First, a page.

Over the past few months, with repeated arrests of the same people, the seeming catch-and-release structure in place within the criminal-justice system has been thrust into the local spotlight.
One question law-enforcement personnel and the media hear regularly is, “Why can’t the system do something for these people?” Another variation of that question is, “Why don’t you just have them committed?”
It’s not that simple.
Tennessee is one of several states that legislatively requires law-enforcement officers to transport mentally ill patients to treatment facilities if they pose a threat to themselves or others.
“When someone is committed to a mental health facility, it’s the sheriff’s responsibility to transport them,” Cumberland County Sheriff Casey Cox told 1057 News recently.
Last year, the Cumberland County Sheriff’s Department placed two new vehicles into service, solely to provide transportation. And within the past year, those two vehicles have each amassed in excess of 50,000 miles. That’s 100,000-plus miles just for transporting patients or prisoners. In less than a year’s time.
Cox presented anecdotal evidence in which two Bradley County deputies transported a patient to a mental-health facility in Memphis – five and a half hours away – where they’d been assured a bed for the patient had been secured. The facility in Memphis had been determined to be the only one with an available bed. When they arrived, however, the bed they were told had been reserved for that patient had already been allocated to someone else.
The deputies had no option other than to turn around and drive the patient back to Cleveland. The county had no recourse and received no reimbursement for the time and the expense of transporting a patient on a futile trip.
Bradley County had to absorb the cost of nearly 24 man hours (two deputies traveling five and a half hours each way, plus time involved with interacting with staff at the mental-health facility, including overtime), plus transportation expenses and wear and tear on the vehicle.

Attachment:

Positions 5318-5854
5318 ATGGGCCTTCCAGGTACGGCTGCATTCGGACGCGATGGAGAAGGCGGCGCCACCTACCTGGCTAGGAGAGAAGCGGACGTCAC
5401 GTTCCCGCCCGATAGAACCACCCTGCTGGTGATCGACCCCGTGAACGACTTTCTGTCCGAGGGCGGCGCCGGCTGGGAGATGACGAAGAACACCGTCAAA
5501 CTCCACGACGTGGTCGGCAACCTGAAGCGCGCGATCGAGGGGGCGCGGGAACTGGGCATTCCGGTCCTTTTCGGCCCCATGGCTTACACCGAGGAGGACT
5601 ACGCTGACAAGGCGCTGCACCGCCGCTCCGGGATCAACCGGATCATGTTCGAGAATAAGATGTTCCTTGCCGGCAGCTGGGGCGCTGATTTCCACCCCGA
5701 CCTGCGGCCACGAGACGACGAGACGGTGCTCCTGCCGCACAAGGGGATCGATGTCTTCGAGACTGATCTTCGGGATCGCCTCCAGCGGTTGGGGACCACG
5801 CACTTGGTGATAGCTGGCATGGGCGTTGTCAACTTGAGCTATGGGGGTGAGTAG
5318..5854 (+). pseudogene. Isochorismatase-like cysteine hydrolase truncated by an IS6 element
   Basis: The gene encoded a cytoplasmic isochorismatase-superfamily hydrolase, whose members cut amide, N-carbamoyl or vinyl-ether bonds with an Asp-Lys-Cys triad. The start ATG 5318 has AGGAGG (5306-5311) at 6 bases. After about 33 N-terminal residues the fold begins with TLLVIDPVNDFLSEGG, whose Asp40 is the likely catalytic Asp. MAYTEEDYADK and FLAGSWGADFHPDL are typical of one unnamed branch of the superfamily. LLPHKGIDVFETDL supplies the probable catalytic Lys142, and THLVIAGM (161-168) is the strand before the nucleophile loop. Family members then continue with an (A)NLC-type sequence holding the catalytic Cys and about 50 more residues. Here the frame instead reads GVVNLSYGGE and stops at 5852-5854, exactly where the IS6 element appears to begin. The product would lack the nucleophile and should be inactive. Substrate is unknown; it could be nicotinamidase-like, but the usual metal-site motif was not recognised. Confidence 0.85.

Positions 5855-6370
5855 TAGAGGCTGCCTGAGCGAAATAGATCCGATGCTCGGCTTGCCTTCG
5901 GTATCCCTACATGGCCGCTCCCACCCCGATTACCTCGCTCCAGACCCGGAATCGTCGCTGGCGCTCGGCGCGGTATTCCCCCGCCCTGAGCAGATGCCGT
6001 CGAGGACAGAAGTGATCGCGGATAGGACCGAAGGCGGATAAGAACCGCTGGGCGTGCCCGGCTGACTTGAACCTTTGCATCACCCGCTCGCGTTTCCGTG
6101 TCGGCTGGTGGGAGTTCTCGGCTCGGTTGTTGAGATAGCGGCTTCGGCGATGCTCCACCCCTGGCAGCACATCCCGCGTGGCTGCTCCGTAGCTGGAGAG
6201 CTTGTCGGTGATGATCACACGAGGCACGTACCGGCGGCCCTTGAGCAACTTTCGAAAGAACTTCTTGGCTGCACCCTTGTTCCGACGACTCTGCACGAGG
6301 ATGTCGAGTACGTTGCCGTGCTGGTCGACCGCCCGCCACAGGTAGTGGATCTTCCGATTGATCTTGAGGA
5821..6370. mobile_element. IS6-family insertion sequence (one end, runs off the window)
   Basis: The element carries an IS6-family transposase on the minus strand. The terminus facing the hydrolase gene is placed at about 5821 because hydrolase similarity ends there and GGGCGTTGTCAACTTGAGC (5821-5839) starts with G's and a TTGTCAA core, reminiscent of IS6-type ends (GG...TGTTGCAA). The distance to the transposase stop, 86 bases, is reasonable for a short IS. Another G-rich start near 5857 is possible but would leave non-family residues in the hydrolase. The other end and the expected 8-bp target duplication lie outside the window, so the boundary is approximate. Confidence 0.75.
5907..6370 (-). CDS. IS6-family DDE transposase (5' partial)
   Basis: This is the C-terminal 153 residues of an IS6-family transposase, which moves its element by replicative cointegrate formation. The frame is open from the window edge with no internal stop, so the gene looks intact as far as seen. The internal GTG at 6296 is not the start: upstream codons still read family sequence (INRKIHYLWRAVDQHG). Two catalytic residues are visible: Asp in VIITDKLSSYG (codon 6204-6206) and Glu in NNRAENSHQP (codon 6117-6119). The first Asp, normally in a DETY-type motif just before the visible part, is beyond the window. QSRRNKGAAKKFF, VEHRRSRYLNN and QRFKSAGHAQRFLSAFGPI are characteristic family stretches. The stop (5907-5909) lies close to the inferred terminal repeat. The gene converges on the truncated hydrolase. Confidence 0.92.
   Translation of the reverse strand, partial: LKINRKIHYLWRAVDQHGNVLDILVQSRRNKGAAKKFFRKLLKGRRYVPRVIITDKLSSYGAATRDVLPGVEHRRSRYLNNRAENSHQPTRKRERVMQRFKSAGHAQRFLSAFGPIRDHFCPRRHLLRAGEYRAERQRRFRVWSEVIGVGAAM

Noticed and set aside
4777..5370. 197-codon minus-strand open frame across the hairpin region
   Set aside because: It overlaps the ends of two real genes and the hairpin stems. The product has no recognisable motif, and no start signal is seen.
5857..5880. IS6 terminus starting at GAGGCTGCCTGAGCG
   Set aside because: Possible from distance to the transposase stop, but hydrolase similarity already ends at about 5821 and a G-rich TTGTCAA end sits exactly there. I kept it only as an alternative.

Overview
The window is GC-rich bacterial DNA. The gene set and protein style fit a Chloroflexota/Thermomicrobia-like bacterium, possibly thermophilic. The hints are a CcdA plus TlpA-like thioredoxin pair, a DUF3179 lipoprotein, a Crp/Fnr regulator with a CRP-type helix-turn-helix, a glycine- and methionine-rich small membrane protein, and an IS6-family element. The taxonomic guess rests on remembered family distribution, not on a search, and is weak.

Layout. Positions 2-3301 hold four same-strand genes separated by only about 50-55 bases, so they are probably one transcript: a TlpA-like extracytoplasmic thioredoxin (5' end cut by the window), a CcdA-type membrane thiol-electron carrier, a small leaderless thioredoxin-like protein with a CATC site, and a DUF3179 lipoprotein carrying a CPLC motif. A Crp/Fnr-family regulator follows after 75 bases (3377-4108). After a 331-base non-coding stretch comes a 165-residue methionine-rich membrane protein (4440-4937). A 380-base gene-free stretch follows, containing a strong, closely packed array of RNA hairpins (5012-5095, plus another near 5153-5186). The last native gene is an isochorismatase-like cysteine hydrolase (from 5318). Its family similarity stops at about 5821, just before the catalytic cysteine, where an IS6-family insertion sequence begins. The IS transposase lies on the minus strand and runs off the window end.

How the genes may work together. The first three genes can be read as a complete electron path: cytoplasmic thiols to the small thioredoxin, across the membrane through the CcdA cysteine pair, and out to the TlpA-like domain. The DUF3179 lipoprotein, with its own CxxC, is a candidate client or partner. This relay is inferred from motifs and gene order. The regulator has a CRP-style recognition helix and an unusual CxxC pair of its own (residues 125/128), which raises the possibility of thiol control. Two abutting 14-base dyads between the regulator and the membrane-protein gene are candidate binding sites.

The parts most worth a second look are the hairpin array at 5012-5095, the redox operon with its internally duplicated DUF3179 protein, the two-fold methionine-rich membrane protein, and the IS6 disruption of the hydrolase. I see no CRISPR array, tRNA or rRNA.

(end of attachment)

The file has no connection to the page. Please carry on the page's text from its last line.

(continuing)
A bill being considered by the state legislature’s Ways & Means Committee had aimed to address the sheriffs’ responsibility with regard to the growing mental-health issue.
“It’s supposed to give the sheriffs some relief,” Cox said. “If it passes, the only thing sheriffs will be responsible for are our inmates, people we are in custody of.”
But, he added, the county sheriff’s office remains responsible for the cost of transportation; and it’s responsible for the person while in their care. And the money for that care comes out of the sheriff’s department budget, which ultimately comes from taxpayer dollars.
“That’s a State of Tennessee problem,” Cox said, adding the issue of transportation and the sheriffs’ responsibility for mental-health patients “made it to the top of the list for the Tennessee Sheriffs’ Association” at their recent meeting.
Much of the mental-health problem among the jail population is a result of substance abuse, Cox pointed out. “It’s gotten worse as the opiate problem has gotten worse,” he said.
Cumberland County Jail Administrator Captain Tim Claflin agreed with the sheriff’s assessment. Some of the inmates are people who have turned to substances as a way to deal with problems in their lives. “It’s a lot of self-medication,” Claflin observed. “There’s a lot of dual issues there – the mental health and the drug addiction.”